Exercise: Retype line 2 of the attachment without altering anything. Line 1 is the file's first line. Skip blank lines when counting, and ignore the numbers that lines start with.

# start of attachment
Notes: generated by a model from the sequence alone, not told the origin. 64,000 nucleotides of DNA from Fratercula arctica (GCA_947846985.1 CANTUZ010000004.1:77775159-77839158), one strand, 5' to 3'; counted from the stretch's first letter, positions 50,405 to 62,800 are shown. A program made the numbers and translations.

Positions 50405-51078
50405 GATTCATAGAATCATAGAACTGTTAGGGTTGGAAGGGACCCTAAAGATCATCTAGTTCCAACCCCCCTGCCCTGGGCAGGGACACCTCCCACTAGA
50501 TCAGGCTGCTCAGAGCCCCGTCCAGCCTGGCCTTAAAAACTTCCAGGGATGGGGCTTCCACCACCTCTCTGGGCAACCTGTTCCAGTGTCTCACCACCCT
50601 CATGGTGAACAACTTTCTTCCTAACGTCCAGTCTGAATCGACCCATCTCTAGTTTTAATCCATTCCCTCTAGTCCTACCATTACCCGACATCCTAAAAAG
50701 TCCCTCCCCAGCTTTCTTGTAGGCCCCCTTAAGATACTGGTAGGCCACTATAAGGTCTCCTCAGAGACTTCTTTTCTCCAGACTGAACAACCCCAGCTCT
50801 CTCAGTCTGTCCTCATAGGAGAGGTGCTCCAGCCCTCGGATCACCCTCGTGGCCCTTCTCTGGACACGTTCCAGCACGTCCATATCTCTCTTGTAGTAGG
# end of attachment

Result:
Positions 50405-51078